The main plot for The Red Turtle Project is a fascinating concept and for that reason, I stayed with the story until I finished reading the book. Sam and Liang Weber are the main characters. Sam is a former Vietnam Veteran and earned enough money over the years from the oil industry to live a comfortable life with his wife in Paso Robles near the Pacific Ocean close to William Randolph Hearst's San Simeon.
Sam met his wife while he was in Vietnam during the war—sort of like the musical Miss Saigon but with a happy conclusion. They fall in love, lose contact with each other in the turmoil of the war's final days and meet again seventeen year later. This information is dealt with quickly in a few pages.
As the story opens, Liang's father, Sing Han, is murdered in Singapore. He leaves his daughter a fortune earned from legitimate businesses funded by previous criminal activities. Chinese Mandarins in Hong Kong had him killed. They are in the process of stealing the business empire Sing built, which is worth close to a billion dollars.
However, Liang's father discovered what was going on before his death and managed to hide five-hundred million around the world in various accounts. The Hong Kong Mandarins, worth billions from organized crime, are angry and they want that money. There is no limit to their greed and cruelty. They send killers to find who has the money with instructions to torture or kill anyone that gets in the way.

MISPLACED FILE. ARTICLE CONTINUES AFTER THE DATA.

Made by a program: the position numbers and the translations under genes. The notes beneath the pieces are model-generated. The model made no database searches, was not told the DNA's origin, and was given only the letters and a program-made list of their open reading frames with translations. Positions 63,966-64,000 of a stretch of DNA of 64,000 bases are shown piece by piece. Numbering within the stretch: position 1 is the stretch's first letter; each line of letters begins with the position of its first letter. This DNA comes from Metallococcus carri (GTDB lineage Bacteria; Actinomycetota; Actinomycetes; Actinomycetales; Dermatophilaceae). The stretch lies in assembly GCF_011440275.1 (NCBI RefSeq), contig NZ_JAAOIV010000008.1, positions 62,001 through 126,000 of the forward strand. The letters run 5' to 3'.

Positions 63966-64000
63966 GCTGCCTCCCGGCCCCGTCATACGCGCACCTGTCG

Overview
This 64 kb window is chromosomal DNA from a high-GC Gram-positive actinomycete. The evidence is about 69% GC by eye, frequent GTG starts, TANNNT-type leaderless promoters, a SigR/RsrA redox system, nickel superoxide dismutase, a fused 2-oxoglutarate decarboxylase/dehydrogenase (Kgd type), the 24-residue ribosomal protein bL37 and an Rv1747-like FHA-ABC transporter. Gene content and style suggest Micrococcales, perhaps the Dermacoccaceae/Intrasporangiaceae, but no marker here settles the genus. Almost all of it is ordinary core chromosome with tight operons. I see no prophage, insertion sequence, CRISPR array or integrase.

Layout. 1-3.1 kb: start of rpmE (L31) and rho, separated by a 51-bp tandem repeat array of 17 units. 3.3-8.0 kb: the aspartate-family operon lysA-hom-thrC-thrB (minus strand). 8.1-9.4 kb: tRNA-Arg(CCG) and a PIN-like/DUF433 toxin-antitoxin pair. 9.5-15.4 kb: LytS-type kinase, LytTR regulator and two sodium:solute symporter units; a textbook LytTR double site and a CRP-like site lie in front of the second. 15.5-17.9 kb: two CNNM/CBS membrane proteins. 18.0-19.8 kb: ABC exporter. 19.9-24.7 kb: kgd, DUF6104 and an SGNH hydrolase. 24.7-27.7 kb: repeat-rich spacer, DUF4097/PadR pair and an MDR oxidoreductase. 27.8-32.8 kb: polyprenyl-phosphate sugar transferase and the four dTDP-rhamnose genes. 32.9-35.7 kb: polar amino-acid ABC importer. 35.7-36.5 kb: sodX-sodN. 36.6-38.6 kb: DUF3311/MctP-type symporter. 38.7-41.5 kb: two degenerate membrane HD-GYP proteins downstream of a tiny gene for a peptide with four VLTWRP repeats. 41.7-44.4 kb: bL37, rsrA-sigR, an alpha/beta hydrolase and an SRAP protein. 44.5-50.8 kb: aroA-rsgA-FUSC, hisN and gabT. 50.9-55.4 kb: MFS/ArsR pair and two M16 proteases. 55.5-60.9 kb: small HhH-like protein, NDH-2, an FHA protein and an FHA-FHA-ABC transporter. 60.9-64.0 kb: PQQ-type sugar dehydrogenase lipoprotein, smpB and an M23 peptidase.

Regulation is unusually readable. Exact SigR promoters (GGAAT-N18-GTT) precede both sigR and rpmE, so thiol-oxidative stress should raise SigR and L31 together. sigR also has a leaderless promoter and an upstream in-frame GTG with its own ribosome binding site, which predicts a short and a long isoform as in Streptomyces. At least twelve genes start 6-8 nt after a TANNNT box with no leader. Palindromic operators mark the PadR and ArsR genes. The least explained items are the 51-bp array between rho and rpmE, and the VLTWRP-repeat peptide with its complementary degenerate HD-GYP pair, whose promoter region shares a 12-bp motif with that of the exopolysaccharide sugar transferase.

What Sam and Liang decide to do with the money after her father's death is what holds this story together. The couple goes to Vietnam and offers to use the fortune to help Vietnam recover from the war with America that left the country economically destitute. The title for the book is also the name for the project they fund. The Red Turtle Project is designed to build a market economy in Vietnam from the ground up instead of trickling down from the wealthy.